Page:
18. Where will the treated water be pumped to and will it be desalinated?

In the STI the water from the underground mine voids will be pumped to the HDS plants at the surface where it will be neutralised and the metals will be removed before releasing it to streams. For the LTS it will be treated through neutralisation, metal removal and desalination for distribution to users. It is important to neutralise the water where it is pumped as there is a high risk associated with pumping or to transport acidic water over long distances. Alternative points for discharge or use of the desalinated water are possible.

 

19. Where will the water in the Western Basin be treated and where will the neutralised water be discharged to?

The STI works that are currently implemented and partly operational will neutralise the AMD and remove metals. The partially treated AMD (still containing elevated sulphate levels) will flow into the Tweelopies Spruit until the implementation of the LTS. Two treatment “trains” are being upgraded at the existing Rand Uranium treatment plant to treat the water.

 

20. When can the long-term solution be expected to be implemented?

Certain implementation actions can already start and from the LTS proposed program it is clear that desalination works can possibly be operational within 4 years. It is slightly different for the different basins.

 

21. Who will be responsible for implementing the solution?

Government has mandated DWA for implementing the solution as well as for operating and maintaining the works. DWA might contract the implementation of the solution to a third party, but will hold ultimate responsibility.

22. Who will operate and maintain the works?

The DWA takes ultimate responsibility for it and will decide if they need an agent such as the Trans-Caledon Tunnel Authority (TCTA), Rand Water or a private institution to run it.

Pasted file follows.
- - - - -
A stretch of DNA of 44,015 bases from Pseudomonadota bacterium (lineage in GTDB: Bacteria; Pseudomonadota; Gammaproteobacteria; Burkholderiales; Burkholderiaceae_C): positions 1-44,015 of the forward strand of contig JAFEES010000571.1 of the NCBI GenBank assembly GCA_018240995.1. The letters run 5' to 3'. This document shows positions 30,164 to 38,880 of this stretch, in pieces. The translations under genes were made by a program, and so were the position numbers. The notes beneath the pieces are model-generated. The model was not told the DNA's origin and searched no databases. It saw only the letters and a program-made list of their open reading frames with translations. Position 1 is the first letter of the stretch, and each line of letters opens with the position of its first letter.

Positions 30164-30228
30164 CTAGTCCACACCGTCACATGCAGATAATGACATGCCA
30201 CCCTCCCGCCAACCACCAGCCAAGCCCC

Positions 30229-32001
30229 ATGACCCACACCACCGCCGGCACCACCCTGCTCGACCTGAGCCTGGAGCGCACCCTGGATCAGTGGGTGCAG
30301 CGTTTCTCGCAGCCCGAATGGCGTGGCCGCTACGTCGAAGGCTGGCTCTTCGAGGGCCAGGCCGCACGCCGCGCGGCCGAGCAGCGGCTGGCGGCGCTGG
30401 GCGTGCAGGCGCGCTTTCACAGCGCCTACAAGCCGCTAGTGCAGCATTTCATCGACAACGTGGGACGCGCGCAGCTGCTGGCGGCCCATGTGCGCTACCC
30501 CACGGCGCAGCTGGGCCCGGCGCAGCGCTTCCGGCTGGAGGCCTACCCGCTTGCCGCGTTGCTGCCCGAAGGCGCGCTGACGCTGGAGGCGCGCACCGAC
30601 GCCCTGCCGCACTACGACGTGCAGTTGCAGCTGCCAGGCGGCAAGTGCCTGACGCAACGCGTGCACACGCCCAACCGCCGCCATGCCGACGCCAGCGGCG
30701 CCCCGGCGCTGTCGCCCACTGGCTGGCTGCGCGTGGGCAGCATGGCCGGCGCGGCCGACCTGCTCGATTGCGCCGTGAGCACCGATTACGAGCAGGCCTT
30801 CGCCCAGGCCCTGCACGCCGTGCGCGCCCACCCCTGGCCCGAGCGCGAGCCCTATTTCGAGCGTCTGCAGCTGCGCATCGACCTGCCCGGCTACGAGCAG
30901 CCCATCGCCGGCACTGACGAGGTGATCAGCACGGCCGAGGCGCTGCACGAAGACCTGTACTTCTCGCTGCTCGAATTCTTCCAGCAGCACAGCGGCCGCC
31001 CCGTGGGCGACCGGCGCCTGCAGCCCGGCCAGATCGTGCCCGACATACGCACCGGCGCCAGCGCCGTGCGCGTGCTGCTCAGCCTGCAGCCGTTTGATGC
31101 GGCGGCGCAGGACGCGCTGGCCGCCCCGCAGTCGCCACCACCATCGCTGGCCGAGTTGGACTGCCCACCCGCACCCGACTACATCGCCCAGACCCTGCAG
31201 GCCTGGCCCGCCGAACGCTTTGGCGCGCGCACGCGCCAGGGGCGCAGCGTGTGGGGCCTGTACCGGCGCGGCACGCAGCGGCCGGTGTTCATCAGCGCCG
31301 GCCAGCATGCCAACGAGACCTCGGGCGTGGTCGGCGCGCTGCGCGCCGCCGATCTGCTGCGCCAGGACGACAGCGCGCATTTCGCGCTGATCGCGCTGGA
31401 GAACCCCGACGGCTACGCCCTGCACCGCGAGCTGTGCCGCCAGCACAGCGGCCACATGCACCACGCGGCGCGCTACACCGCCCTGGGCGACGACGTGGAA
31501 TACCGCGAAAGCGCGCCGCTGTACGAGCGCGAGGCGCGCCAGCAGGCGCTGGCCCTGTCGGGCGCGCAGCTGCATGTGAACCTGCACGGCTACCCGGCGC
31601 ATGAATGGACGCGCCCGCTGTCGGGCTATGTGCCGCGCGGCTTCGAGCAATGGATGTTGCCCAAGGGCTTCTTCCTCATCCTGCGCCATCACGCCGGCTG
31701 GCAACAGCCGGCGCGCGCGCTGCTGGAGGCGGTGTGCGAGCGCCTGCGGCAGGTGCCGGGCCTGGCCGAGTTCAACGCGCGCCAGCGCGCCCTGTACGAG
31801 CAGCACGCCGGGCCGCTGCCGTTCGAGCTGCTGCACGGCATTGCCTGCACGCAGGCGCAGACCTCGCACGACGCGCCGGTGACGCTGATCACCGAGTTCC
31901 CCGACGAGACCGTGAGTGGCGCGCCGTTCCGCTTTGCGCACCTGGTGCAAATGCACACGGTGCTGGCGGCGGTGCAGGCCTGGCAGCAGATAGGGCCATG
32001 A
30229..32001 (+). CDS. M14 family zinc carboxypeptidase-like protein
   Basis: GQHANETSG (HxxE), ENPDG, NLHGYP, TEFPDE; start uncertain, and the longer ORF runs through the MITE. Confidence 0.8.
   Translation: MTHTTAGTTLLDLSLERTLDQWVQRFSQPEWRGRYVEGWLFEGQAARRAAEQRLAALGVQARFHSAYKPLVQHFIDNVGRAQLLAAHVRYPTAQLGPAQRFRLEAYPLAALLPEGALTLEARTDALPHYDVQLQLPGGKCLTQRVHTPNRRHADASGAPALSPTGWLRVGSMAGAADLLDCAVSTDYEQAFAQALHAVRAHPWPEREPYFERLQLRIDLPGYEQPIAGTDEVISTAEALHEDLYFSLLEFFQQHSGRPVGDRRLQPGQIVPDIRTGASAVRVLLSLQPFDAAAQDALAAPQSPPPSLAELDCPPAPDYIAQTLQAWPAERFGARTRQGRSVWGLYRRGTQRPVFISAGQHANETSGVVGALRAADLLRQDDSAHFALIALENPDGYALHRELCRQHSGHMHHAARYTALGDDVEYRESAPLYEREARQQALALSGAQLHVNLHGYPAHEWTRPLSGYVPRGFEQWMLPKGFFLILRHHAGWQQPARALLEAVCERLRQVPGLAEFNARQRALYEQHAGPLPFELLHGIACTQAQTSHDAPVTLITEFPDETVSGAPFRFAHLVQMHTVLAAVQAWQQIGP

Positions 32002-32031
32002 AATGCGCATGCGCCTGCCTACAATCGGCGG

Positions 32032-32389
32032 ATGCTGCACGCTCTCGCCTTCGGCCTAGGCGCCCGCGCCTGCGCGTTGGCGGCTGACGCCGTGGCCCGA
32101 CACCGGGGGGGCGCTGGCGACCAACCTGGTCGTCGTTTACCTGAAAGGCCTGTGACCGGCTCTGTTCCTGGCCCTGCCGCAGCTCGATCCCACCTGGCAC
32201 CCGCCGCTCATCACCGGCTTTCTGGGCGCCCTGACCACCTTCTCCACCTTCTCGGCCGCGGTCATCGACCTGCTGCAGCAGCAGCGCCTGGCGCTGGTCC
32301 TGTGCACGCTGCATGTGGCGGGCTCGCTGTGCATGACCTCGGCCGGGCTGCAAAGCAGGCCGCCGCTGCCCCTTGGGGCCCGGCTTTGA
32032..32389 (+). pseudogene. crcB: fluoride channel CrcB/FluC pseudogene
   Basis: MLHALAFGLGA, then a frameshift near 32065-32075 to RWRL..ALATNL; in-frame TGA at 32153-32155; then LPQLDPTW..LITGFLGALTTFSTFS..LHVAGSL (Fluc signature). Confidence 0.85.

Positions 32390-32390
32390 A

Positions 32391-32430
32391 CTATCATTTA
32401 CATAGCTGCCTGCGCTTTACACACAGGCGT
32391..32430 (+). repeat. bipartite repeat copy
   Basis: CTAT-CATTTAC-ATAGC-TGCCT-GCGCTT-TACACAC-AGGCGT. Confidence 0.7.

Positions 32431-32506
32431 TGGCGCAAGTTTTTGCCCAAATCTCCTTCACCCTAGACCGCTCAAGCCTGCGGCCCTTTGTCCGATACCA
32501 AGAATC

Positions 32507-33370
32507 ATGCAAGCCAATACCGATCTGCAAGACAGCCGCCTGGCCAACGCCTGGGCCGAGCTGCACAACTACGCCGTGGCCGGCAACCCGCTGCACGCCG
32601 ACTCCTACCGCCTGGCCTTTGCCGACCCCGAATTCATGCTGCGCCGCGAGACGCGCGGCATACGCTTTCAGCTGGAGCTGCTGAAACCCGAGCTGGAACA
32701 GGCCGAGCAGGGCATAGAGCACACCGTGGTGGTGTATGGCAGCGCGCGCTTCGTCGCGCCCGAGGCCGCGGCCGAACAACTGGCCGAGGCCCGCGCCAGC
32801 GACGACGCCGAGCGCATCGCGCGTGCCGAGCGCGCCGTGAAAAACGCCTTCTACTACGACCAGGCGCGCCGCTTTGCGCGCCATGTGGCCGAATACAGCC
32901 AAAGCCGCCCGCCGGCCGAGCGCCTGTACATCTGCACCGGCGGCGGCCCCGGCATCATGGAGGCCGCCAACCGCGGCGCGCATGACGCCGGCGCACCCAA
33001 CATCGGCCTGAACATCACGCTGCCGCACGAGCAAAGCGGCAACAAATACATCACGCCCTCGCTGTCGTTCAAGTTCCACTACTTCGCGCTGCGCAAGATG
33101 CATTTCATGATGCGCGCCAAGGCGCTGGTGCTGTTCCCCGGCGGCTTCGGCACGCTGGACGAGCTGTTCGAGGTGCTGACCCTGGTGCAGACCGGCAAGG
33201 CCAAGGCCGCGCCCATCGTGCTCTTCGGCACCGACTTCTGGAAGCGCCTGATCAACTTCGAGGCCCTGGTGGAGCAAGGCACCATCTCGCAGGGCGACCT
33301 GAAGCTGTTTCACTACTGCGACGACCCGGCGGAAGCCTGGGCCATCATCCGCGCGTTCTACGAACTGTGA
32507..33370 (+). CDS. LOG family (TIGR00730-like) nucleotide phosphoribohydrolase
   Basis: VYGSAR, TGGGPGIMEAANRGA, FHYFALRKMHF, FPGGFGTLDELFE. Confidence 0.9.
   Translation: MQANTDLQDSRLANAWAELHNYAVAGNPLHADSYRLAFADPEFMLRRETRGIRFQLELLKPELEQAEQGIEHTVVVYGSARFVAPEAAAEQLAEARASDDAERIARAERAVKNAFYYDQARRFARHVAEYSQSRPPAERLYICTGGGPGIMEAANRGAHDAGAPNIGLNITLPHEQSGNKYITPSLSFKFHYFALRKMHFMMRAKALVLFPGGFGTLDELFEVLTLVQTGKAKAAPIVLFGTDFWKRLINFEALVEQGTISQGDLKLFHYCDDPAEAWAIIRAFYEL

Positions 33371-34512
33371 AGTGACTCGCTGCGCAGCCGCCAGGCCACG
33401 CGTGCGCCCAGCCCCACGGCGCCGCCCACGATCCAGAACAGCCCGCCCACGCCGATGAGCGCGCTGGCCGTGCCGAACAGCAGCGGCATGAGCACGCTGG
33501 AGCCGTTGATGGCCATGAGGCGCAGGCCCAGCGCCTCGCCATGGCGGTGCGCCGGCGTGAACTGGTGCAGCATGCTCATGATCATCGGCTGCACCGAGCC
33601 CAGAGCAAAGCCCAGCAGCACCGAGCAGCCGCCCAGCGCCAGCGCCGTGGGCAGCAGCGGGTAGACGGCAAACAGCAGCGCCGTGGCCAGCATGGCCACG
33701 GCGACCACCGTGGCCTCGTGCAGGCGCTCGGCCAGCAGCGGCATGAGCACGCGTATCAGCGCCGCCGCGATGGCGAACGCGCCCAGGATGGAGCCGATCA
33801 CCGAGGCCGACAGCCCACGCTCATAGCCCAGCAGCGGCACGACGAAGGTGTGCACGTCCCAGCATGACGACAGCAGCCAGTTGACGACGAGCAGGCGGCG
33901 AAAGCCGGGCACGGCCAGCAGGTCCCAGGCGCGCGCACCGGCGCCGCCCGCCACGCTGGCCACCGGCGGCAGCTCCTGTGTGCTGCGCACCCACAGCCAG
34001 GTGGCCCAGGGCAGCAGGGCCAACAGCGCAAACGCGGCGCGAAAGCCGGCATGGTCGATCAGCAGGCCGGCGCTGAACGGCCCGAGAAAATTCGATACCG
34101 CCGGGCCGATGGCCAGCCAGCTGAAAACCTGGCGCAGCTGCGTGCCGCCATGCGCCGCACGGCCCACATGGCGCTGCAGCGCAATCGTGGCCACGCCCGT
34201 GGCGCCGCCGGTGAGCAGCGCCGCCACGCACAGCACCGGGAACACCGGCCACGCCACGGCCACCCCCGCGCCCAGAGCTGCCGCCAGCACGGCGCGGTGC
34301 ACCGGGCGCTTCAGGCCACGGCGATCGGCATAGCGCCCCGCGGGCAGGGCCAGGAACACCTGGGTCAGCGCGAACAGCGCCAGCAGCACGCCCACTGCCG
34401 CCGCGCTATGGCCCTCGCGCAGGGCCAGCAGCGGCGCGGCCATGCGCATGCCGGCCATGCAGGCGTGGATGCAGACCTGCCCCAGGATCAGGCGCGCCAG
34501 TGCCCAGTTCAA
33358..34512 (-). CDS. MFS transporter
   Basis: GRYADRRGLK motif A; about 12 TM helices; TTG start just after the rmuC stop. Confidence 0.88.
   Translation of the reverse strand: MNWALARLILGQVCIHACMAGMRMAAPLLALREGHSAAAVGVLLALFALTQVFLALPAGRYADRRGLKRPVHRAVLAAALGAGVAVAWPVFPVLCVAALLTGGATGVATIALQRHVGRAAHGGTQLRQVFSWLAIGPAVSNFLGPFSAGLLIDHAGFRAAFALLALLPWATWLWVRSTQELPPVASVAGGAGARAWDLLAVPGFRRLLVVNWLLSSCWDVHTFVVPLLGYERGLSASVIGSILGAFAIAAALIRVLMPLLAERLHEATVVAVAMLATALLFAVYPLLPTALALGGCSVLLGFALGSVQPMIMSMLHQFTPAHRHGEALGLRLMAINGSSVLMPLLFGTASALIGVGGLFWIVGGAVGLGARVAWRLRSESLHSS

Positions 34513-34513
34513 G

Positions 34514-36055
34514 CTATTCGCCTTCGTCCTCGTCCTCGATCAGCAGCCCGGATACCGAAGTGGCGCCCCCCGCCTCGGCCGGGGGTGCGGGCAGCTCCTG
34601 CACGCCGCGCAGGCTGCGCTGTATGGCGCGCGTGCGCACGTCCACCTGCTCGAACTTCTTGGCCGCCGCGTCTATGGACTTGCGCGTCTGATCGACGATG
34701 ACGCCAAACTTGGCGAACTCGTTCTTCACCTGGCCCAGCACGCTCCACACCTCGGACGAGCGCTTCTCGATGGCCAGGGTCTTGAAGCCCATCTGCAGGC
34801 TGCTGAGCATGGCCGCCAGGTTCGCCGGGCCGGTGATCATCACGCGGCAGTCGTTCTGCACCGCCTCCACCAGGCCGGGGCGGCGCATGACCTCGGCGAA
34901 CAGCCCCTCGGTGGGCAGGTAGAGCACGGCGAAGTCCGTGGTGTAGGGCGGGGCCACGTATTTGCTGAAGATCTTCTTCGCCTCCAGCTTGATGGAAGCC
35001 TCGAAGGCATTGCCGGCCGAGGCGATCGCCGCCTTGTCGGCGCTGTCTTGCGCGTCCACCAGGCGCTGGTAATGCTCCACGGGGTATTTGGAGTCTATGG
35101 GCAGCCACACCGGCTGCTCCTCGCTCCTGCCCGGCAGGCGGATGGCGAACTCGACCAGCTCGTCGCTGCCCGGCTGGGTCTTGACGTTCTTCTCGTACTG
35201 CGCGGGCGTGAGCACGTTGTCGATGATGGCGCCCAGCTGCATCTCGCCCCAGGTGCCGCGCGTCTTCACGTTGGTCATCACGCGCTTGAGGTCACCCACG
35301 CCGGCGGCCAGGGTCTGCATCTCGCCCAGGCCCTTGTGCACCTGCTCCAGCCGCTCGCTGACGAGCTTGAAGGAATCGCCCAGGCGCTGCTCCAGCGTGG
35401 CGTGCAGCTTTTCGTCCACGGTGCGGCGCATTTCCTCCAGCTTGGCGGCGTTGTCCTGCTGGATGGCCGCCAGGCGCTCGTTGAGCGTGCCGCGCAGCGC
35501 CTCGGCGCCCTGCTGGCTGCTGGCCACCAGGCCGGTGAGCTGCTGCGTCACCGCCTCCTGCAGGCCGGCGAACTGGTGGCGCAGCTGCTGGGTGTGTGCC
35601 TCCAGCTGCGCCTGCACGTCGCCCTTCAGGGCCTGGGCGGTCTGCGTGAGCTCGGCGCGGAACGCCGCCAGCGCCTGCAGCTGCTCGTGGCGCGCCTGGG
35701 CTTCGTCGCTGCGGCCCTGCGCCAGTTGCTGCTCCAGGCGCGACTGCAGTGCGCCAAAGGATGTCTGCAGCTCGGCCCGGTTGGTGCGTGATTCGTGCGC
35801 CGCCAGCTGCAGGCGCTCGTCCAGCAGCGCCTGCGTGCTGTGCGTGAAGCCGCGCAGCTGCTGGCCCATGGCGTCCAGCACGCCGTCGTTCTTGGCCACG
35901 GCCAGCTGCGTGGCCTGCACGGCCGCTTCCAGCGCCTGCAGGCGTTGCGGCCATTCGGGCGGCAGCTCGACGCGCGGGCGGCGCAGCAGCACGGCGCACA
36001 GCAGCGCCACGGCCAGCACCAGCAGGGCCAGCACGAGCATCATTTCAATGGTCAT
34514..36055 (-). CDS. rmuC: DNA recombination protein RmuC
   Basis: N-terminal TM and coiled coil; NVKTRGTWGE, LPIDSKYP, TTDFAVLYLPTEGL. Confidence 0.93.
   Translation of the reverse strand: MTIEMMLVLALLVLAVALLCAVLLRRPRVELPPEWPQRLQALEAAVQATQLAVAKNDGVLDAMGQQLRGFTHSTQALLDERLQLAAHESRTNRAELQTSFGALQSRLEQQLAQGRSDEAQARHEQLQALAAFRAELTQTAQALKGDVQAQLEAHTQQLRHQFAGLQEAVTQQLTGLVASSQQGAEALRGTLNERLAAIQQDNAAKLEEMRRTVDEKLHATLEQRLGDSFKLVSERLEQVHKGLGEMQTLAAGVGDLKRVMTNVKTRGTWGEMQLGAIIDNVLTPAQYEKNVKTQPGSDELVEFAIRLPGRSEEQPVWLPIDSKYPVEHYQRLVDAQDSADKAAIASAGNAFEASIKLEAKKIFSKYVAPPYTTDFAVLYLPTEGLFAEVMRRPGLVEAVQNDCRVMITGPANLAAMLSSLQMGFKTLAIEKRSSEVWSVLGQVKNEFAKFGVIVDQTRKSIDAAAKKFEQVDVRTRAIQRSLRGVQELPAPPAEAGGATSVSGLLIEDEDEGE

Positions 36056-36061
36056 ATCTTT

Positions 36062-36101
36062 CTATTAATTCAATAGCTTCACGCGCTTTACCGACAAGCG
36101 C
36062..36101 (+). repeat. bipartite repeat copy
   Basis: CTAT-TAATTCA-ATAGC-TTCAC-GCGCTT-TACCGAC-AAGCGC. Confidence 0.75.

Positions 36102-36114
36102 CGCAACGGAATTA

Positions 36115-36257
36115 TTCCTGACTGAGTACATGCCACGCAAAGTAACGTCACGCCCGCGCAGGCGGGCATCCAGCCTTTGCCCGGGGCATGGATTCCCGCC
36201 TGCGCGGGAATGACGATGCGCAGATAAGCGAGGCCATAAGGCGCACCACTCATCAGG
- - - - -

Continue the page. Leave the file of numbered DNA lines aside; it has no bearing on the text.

23. Who will pay for the capital, and operation and maintenance cost of the Long-term Solution?

The Government will take responsibility to ensure that funds are available for the establishment of the works and construction contracts. Some of the mines have contributed land, infrastructure (such a pumps), mine shafts for pumping purposes, etc., while funds will be sourced from the normal Government sources such as the budget, loans etc. for the LTS. The funding of the works should not be misconstrued with cost recovery.

 

24. How will the cost of the AMD works be recovered

The Department supports the polluter pays principle, i.e. the polluter contributes to the costs for the remedial action taken. Apart from the contributions by the polluter, there are other revenue streams that can also be considered, such as that the water users pay. Water users in the Vaal River System will benefit in two ways, i.e. the treated AMD can be supplied for use and it will also limit the need for dilution releases from the Vaal Dam, which will defer the need to implement other water augmentation schemes. In addition, there may be other beneficiaries (e.g. existing and/ or future underground mining) who may require a static water level in the mine void that is kept below the Environmental Critical Level who will need to contribute. The sources for cost recovery must still be confirmed by the DWA.

 

25. Will the Polluter Pays Principle apply?

DWA does support the Polluter Pays Principle. It is difficult to commit to a timeline at this stage, but the Polluter Pays Principle will be applied. Government needs to engage with the mining industry soon about various aspects, e.g. access to land and infrastructure and partnering options etc. The apportionment of liability issue is sensitive. The study report on the apportionment of liability will inform DWA’s legal strategy and will thus be a confidential document until such time that the necessary negotiations/ actions have taken place. The DWA is to engage with the DMR on the subject in due course.